Disruptive innovation is a term popularized by Harvard Business School professor Clayton Christensen in his 1997 book The Innovator’s Dilemma. It describes an innovation or invention that creates a new market and eventually disrupts an existing one. This type of disruptive technology has the potential to change the way industries function because it often introduces simplicity, convenience, accessibility, and affordability where none previously existed. For example, when digital cameras first hit the market they disrupted traditional photography businesses as consumers no longer needed to use film or develop prints; instead they could take digital photos that could be viewed on their computers or printed out at home. Disruptive innovations can also come from existing companies who are willing to completely rethink how products are made and marketed in order to make them more accessible for their customers.
The success of disruptive innovations depend on how quickly established firms recognize their importance; if they fail to react quickly enough then smaller start-ups can enter the market with better products at lower prices without having to worry about challenging large incumbent firms. However if incumbents can adjust their strategies accordingly then they may be able to keep up with changing trends and remain competitive despite being challenged by newcomers.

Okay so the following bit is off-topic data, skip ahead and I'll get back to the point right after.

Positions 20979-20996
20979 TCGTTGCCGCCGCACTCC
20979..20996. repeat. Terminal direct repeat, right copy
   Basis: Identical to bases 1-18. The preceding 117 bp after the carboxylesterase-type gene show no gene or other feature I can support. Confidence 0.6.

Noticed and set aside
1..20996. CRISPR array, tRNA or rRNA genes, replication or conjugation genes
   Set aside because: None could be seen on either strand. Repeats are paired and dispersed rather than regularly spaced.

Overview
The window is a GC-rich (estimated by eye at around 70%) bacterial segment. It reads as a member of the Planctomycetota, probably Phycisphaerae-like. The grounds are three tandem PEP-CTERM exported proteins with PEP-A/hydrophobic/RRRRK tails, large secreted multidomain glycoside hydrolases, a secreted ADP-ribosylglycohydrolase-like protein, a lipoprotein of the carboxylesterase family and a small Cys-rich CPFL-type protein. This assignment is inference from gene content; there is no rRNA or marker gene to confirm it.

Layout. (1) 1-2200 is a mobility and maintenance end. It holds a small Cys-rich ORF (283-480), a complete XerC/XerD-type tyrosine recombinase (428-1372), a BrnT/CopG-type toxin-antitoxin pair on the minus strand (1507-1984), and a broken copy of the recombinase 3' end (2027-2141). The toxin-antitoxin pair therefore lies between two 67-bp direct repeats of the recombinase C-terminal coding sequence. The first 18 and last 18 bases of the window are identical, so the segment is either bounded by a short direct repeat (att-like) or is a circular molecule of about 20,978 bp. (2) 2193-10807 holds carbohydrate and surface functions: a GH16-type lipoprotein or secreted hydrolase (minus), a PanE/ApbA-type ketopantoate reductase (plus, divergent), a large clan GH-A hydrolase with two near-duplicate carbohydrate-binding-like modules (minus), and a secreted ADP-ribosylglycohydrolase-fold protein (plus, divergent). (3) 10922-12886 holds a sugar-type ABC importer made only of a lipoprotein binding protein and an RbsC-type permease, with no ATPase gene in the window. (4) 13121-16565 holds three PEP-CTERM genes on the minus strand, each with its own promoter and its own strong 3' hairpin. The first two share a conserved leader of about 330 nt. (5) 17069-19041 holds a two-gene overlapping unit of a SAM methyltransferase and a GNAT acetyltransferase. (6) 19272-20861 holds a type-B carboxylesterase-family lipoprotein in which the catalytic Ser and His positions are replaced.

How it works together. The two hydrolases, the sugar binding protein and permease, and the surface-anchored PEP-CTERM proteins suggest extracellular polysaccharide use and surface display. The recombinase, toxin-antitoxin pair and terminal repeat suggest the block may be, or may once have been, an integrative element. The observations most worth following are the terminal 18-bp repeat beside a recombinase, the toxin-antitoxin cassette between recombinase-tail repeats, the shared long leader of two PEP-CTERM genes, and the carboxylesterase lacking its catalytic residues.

Innovation that changes the way that an industry or a market operates. This type of innovation can be highly profitable for the company that creates them, and devastating for their competition. An example of a disruptive innovation is the car that made horse carriages obsolete or also the internet, which changed many industries completely. The opposite of disruptive innovation is incremental innovation, which is a process of step-by-step improvement.
Related Keywords: Innovator's Dilemma, Digital Transformation, Simplicity, Convenience, Accessibility